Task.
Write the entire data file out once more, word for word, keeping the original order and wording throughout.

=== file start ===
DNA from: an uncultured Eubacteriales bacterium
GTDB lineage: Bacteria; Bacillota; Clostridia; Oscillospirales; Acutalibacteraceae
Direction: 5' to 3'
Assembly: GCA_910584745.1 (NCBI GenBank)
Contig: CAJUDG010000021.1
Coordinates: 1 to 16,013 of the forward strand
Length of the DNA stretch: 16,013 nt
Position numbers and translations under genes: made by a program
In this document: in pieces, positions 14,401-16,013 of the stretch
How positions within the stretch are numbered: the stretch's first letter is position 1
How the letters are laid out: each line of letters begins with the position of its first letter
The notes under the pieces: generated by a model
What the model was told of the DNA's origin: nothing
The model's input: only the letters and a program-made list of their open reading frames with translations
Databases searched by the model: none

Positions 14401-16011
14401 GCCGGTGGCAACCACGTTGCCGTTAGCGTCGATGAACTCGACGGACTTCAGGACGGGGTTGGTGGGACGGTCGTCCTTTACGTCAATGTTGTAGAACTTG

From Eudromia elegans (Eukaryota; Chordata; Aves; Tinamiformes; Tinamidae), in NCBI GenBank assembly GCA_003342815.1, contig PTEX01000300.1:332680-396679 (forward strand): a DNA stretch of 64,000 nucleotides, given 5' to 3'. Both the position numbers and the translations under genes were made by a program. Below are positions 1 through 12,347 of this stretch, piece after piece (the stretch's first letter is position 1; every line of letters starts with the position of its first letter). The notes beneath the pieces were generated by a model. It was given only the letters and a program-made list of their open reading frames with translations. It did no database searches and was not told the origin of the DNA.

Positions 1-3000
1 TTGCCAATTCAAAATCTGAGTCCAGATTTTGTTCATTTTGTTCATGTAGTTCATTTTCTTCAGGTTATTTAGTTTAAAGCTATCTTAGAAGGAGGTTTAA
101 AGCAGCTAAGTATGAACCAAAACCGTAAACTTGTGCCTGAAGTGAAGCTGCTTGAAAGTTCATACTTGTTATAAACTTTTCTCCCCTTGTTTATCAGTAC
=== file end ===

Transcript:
DNA from: an uncultured Eubacteriales bacterium
GTDB lineage: Bacteria; Bacillota; Clostridia; Oscillospirales; Acutalibacteraceae
Direction: 5' to 3'
Assembly: GCA_910584745.1 (NCBI GenBank)
Contig: CAJUDG010000021.1
Coordinates: 1 to 16,013 of the forward strand
Length of the DNA stretch: 16,013 nt
Position numbers and translations under genes: made by a program
In this document: in pieces, positions 14,401-16,013 of the stretch
How positions within the stretch are numbered: the stretch's first letter is position 1
How the letters are laid out: each line of letters begins with the position of its first letter
The notes under the pieces: generated by a model
What the model was told of the DNA's origin: nothing
The model's input: only the letters and a program-made list of their open reading frames with translations
Databases searched by the model: none

Positions 14401-16011
14401 GCCGGTGGCAACCACGTTGCCGTTAGCGTCGATGAACTCGACGGACTTCAGGACGGGGTTGGTGGGACGGTCGTCCTTTACGTCAATGTTGTAGAACTTG

From Eudromia elegans (Eukaryota; Chordata; Aves; Tinamiformes; Tinamidae), in NCBI GenBank assembly GCA_003342815.1, contig PTEX01000300.1:332680-396679 (forward strand): a DNA stretch of 64,000 nucleotides, given 5' to 3'. Both the position numbers and the translations under genes were made by a program. Below are positions 1 through 12,347 of this stretch, piece after piece (the stretch's first letter is position 1; every line of letters starts with the position of its first letter). The notes beneath the pieces were generated by a model. It was given only the letters and a program-made list of their open reading frames with translations. It did no database searches and was not told the origin of the DNA.

Positions 1-3000
1 TTGCCAATTCAAAATCTGAGTCCAGATTTTGTTCATTTTGTTCATGTAGTTCATTTTCTTCAGGTTATTTAGTTTAAAGCTATCTTAGAAGGAGGTTTAA
101 AGCAGCTAAGTATGAACCAAAACCGTAAACTTGTGCCTGAAGTGAAGCTGCTTGAAAGTTCATACTTGTTATAAACTTTTCTCCCCTTGTTTATCAGTAC